Size: 5 3/8 x 52
Wrapper: Ecuadoran Habano
Binder: Dominican Republic, Nicaragua
Filler: Dominican Republic, Nicaragua
Smoking Time: 2 hours
Price: MSRP $13.00
The Edicion Inaugural is a great looking smoke, that’s nicely decorated with a colorful red, black and gold band, and a slim secondary red band giving the cigar’s name and the year. Presumably this second band is what will distinguish this limited release from the main EP Carrillo line, which is due to hit the shops in the spring of 2010.
The wrapper leaf is a consistent light brown, traced with fine veins, and looks, in person, much like cigars often look like in glossy catalogs. Closer inspection revealed that a couple of the cigars had some fine cracks, and one had a few greenish splotches, much like you see occasionally on Cuban cigars.
The cigars were uniformly firm with absolutely no give and wrapper leaf gave off a sweet raisiny compost aroma. In the cold taste I noted more of this sweet raisin flavor.
It will come as no surprise to anyone who has ever smoked a La Gloria Cubana that the highlight of the burn was that long, white, solid ash. It doesn’t hurt to have double the binder in there for support. I predict that somewhere, sometime soon, this cigar will win a long ash competition. (Or maybe place a close second to one of Mr. Perez-Carrillo’s previous creations.)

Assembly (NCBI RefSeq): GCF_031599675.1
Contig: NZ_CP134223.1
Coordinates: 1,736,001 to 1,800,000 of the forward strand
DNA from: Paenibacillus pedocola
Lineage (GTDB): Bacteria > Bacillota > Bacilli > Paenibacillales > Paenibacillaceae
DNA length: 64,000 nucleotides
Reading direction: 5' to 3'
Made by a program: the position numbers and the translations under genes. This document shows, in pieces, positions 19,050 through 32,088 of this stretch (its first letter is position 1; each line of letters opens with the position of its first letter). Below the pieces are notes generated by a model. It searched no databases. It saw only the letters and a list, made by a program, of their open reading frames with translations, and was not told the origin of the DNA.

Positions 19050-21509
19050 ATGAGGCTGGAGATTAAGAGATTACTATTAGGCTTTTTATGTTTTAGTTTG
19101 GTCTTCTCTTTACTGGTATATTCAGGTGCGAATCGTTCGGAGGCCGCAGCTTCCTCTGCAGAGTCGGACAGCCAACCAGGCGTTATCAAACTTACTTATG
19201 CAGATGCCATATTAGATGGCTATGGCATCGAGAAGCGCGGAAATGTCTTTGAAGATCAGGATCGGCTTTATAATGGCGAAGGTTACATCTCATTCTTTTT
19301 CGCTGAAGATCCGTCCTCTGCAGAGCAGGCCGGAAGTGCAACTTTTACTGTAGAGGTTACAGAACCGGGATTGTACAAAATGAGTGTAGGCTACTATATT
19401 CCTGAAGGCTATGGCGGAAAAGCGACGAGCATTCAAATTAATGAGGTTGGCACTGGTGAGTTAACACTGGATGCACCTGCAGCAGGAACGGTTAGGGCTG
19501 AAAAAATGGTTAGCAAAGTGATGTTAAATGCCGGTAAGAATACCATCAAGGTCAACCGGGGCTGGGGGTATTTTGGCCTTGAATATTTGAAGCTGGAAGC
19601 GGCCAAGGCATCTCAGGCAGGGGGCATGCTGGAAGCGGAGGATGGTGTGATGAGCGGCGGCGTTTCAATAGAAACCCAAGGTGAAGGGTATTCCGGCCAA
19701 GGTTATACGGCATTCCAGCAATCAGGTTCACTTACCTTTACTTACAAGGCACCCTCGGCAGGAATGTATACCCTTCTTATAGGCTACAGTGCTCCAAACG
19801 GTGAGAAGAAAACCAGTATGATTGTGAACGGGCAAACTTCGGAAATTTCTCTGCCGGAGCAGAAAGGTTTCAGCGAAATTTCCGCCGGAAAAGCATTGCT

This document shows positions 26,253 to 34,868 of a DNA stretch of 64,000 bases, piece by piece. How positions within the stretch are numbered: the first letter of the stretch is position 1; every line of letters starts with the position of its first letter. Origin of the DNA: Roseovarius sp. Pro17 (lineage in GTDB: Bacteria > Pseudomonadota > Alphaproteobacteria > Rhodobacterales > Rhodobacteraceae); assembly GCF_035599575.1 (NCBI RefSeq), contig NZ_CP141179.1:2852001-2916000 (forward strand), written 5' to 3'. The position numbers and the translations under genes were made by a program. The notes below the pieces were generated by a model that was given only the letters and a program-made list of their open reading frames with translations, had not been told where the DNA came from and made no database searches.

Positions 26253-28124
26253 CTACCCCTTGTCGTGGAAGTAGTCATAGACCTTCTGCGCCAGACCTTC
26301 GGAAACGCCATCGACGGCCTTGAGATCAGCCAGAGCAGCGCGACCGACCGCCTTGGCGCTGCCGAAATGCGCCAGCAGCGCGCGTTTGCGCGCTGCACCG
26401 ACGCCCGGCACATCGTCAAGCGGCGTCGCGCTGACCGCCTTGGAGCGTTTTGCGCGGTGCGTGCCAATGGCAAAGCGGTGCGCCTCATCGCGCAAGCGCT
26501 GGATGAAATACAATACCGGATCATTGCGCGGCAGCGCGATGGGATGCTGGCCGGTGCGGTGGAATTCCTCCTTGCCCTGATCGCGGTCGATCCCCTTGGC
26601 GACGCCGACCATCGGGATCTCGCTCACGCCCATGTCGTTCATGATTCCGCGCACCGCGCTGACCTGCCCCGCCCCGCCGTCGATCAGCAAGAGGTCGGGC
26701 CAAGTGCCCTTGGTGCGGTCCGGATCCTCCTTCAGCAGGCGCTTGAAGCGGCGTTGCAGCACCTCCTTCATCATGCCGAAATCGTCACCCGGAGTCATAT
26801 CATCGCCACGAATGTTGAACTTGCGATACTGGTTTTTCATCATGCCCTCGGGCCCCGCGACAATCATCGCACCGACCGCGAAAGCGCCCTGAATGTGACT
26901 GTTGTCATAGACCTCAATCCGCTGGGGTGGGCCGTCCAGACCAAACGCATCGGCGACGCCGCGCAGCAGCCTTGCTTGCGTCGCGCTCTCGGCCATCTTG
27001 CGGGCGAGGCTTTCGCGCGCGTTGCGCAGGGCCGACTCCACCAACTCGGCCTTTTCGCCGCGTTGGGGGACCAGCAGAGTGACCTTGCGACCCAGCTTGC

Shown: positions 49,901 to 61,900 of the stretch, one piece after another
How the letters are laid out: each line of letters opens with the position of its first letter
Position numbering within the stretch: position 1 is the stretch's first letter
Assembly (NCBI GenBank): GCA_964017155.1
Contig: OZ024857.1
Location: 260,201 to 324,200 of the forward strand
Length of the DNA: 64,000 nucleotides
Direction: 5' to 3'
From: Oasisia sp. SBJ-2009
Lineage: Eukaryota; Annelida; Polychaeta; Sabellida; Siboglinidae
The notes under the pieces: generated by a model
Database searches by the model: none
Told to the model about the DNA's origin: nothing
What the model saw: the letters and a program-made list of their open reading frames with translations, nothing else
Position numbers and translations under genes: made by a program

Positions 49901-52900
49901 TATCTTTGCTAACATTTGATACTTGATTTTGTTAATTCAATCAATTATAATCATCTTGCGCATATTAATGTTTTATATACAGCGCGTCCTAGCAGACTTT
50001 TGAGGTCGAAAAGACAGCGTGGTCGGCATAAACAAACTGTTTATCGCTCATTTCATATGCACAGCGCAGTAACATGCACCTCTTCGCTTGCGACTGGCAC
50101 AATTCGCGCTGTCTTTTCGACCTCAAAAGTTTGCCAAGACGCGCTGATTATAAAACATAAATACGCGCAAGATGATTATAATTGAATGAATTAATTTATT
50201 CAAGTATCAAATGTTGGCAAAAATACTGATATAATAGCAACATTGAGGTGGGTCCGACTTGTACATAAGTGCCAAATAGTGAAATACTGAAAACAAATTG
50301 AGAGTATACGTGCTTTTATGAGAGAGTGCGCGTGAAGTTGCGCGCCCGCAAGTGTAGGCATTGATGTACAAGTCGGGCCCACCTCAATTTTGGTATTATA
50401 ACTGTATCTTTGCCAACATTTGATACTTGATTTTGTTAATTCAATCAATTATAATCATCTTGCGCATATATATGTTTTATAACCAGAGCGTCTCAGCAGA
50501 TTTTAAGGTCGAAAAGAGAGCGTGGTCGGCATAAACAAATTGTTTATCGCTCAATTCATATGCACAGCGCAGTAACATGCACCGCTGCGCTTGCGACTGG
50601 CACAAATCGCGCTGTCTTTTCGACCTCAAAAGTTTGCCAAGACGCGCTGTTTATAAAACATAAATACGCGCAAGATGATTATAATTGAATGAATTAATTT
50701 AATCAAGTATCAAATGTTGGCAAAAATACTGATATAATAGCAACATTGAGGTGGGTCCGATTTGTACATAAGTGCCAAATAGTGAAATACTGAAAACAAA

Unfortunately the burn wasn’t all bubble gum and balloons. The Edicion Inaugural had a tendency toward a uneven burn, which generally required only the occasional touch up and perhaps a one relight. And the draw, while acceptable, tended to be a tad tighter that I prefer. More seriously, one cigar had a split in the wrapper near the head that resulted in unraveling once the band was removed. (Ironically, while suffering the most severe construction flaw of all the cigars reviewed, it also produced the longest ash. And in fact never ashed a second time.)